Cilantro is used to enhance the flavor of many South-East Asian and Mexican cuisines. The highly aromatic herb cilantro can also serve as dressing to improve meal appearance. Most people would buy this herb rather than growing it themselves because they think that it’s one of the most difficult herbs to grow.
Well, they’re wrong because it’s not that hard.
You can easily grow cilantro by following these few simple steps:
Choosing a pot
Similar to dill, cilantro needs a pot that is deep and wide—not the too shallow pots like most people believe. To grow cilantro in a pot, the perfect pot you need would be the one that’s at least 18 inches wide at 10-12 inches deep.
A deep pot is perfect for growing cilantro.
Growing cilantro from seeds
Sow the seeds at 1/4 inches deep and keep the soil moist until the seedlings germinate. If you have grown them in the seed tray, plant them to their final location once the plants have formed 2-3 leaves. On a side note, gently crush the seed husk before sowing if you’re planting grocery store seeds to improve the germination rate.
It’s better to sow the coriander seeds directly in a pot because cilantro has a long taproot and doesn’t transplant well.
Grow cilantro plants 3-4 inches apart for optimum growth.
Requirements for growing cilantro in a pot
- Location: Cilantro grows best in the sun, but be careful not to expose it to too much heat as it will make it go to seed quickly.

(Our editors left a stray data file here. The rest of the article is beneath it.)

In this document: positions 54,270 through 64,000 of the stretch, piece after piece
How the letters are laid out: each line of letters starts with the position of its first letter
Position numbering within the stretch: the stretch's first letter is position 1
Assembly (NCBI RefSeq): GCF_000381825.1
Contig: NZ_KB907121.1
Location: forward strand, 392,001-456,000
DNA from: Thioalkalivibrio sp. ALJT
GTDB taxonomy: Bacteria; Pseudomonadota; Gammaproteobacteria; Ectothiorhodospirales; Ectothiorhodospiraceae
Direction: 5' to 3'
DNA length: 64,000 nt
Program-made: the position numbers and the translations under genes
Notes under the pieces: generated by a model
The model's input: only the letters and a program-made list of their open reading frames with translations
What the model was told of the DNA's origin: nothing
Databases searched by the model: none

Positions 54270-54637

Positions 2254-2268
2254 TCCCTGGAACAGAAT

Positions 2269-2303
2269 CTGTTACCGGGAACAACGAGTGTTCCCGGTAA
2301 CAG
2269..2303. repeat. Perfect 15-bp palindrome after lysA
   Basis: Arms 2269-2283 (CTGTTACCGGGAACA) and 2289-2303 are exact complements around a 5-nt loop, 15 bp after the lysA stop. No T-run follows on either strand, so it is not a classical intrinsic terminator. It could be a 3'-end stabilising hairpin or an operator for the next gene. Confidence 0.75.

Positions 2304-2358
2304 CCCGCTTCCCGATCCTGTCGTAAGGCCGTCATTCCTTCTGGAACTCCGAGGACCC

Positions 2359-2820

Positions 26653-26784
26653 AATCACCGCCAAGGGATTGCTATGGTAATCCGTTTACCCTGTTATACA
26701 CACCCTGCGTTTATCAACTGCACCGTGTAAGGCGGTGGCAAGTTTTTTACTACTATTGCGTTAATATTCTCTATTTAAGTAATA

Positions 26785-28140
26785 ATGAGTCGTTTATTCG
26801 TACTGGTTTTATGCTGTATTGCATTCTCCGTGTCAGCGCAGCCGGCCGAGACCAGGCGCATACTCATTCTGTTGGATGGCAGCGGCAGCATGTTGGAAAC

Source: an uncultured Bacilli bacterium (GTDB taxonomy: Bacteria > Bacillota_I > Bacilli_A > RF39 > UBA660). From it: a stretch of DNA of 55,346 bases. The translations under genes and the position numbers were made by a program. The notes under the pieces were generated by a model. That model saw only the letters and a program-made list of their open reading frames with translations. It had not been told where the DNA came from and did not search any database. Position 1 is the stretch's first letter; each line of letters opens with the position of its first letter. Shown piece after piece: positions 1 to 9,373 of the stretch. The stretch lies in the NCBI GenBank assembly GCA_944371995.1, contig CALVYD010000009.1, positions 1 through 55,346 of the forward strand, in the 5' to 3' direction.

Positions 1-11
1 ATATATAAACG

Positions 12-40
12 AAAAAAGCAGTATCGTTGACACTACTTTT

- Watering: Cilantro likes evenly moist soil. Make sure you never wet the foliage when watering as cilantro is really susceptible to powdery mildew.
- Soil: Neutral soil that’s rich in organic matter with crumbly texture helps cilantro to grow. Addition of aged manure or compost also provide a good steady supply of nitrogen and other trace elements, thus promotes vegetative growth.
- Spacing: You can grow cilantro closely but space the plants 3-4 inches apart for optimum growth.
Cilantro likes evenly wet soil.
Best cilantro planting time
Cilantro needs a frost-free period to grow but doesn’t like extreme heat. It can be successively grown from spring to fall. In warm temperate and much hotter regions, you can grow cilantro in winters too.
Avoid growing cilantro in extreme heat.
Cilantro plant care
- Fertilizer: Feed cilantro with any half strength nitrogen-rich fertilizer bimonthly to promote the foliage growth. If you side dresses the plants with compost or aged manure, you don’t need to fertilize them as much. Application of fish emulsion is also recommended.
- Deadheading: Inspect your plants daily to see if flowers are appearing and deadhead them regularly to promote the production of leaves. You can leave them if you want your plants to seed.
- Problem with cilantro: The recurring problem with cilantro is bolting. The plant will eventually go to seed, but it’s a lot earlier in hot weather. When the flowers start to appear and give seed, the plant will die after seeding. Once the plant starts to bolt, pinch the top to slow down the process.
- Pests and diseases: Always look out for aphids. Mildew disease commonly kills this herb, especially in humid warm weather. To prevent mildew, keep distance between plants, provide good air circulation and avoid overhead watering. Wetting the leaves also promote the growth of fungal infections.
You can start to harvest cilantro leaves when they have reached 3-6 inches length—about 3 to 4 weeks after sowing seeds. If you want to harvest the entire plant, wait for at least 45 to 70 days.
Cut the entire plant at soil level or 2 inches above the crown.
It’s actually very easy to grow cilantro. Shall we go get some pots now?
Credit: Balcony Garden Web